The Guidelines provide helpful guidance about how these requirements are likely to be interpreted.
Is it a testimonial?
The Guidelines define testimonials as “a positive statement about clinical aspects of a regulated health service used in advertising”. A clinical aspect exists if one of the following is discussed:
- symptom – the specific symptom or the reason for seeking treatment.
- diagnosis or treatment – the specific diagnosis or treatment provided by the practitioner.
- outcome – the specific outcome or the skills or experience of the practitioner either directly or via comparison.
So, while a medical practice cannot currently publish a testimonial from a patient about their symptoms, diagnosis, treatment or the outcome of that treatment, it could publish a testimonial about a patient’s non-clinical experience at their practice. For example, a patient could provide a testimonial about friendly reception staff, nice waiting rooms, up to date magazines and short wait times.
What about third party review sites, and social media?
A registered health practitioner is not normally responsible for reviews posted by patients online where the practitioner or practice cannot control these reviews. However, reviews on social media sites or websites operated by the practitioner or practice that discuss clinical aspects are currently considered to be prohibited testimonials under the National Law.
A practical way to reduce risk of non-compliance is to disable any review functions on social media sites or websites controlled by the practitioner or practice. While reviews could be edited so that they only cover non-clinical aspects, editing reviews is a risky practice. If the part of the review that is removed or modified was negative, or not as positive as the part that remains, it is likely to be misleading to publish only the non-clinical part. In 2019, the Australian Competition and Consumer Commission (ACCC) pursued HealthEngine (an online marketplace for medical services that lists health practitioners and practices and facilitates bookings) for breaches of the Australian Consumer Law in relation to reviews on its website and app. HealthEngine admitted to editing patient reviews prior to publication, not publishing negative patient reviews, and not publishing ratings about whether the practice was recommended by patients when less than 80% of reviewers had answered yes to a question about whether they recommend the practice. HealthEngine paid a penalty of $2,900,000 in relation to this conduct.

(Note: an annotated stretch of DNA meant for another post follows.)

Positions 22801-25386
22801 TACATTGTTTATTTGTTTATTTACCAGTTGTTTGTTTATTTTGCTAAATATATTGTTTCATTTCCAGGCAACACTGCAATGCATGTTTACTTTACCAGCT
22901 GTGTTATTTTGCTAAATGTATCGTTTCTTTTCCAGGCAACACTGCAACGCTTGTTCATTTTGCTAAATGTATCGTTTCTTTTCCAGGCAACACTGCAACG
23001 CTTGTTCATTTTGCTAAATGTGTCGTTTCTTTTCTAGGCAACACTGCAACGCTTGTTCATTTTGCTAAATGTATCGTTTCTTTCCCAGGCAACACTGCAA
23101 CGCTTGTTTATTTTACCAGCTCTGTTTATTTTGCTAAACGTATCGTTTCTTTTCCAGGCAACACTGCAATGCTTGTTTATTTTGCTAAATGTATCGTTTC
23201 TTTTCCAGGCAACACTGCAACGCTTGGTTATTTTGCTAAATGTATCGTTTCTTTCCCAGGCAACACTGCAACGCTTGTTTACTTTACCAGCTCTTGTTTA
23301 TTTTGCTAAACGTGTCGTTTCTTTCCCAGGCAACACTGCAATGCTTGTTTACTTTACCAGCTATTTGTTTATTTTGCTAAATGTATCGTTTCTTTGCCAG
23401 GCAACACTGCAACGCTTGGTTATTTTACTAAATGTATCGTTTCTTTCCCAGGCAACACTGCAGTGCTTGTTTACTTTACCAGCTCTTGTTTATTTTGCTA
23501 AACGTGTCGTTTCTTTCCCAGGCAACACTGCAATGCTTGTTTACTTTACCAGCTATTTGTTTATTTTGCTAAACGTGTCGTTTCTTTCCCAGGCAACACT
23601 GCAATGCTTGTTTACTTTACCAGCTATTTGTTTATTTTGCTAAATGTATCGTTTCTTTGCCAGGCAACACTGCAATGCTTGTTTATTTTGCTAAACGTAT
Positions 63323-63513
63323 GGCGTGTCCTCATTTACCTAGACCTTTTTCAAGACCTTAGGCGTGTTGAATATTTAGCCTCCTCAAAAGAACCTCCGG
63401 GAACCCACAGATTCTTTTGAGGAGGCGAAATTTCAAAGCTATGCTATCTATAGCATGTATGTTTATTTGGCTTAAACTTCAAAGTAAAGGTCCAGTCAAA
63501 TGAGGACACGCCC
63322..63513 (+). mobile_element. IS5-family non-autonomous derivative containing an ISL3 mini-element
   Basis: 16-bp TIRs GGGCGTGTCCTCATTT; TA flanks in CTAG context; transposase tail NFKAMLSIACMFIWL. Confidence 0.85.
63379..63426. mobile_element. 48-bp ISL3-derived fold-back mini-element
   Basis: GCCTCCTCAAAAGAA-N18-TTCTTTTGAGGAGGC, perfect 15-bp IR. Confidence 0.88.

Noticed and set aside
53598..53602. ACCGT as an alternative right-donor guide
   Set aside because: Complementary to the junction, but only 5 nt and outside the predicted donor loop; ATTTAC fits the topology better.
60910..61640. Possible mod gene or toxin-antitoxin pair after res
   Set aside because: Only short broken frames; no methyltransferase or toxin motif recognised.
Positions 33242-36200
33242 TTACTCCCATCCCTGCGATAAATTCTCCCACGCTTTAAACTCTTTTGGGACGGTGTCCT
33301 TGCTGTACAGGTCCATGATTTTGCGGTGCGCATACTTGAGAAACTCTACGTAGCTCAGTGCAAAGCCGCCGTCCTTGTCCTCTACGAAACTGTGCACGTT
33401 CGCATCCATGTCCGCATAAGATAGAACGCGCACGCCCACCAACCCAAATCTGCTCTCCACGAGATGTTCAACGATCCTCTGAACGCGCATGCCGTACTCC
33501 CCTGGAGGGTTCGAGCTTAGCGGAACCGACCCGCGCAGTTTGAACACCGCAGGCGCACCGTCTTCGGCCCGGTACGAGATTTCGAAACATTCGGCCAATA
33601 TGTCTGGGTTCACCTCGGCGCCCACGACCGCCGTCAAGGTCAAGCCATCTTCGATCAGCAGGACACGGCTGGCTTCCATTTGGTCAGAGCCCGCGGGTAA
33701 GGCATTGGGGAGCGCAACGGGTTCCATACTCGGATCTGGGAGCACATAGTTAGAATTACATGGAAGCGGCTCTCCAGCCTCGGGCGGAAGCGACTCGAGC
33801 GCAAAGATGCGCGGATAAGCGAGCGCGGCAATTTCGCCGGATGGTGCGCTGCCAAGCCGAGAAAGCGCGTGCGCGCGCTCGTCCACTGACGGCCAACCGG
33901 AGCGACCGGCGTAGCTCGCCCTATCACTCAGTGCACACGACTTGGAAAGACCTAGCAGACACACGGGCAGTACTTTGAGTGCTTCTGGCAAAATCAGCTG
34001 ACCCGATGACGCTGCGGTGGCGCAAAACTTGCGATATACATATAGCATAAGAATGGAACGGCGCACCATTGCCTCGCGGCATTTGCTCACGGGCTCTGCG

It is also worth noting that some third party review sites allow practitioners to respond to patient reviews. The response itself may amount to the publication of a prohibited testimonial. As such, the risks involved in responding to patient reviews on third party sites should be carefully considered by the practitioner or practice.
How is the Health Practitioner Regulation National Law currently enforced?
Ahpra currently takes a risk-based approach to advertising compliance and enforcement, with action escalating depending on its assessment of the risk and the response of the advertiser.
Currently, advertisers who are found to contravene section 133 of the National Law (which contains the advertising requirements) may be prosecuted and ordered by a court to pay a penalty for each offence. The penalties are currently $5,000 per offence for individuals and $10,000 per offence for companies (these fines are expected to increase to $60,000 and $120,000 respectively when the testimonials ban is lifted).
Advertisers who are also registered health practitioners should be aware that they may face disciplinary action under their professional conduct rules for breaches of the National Law.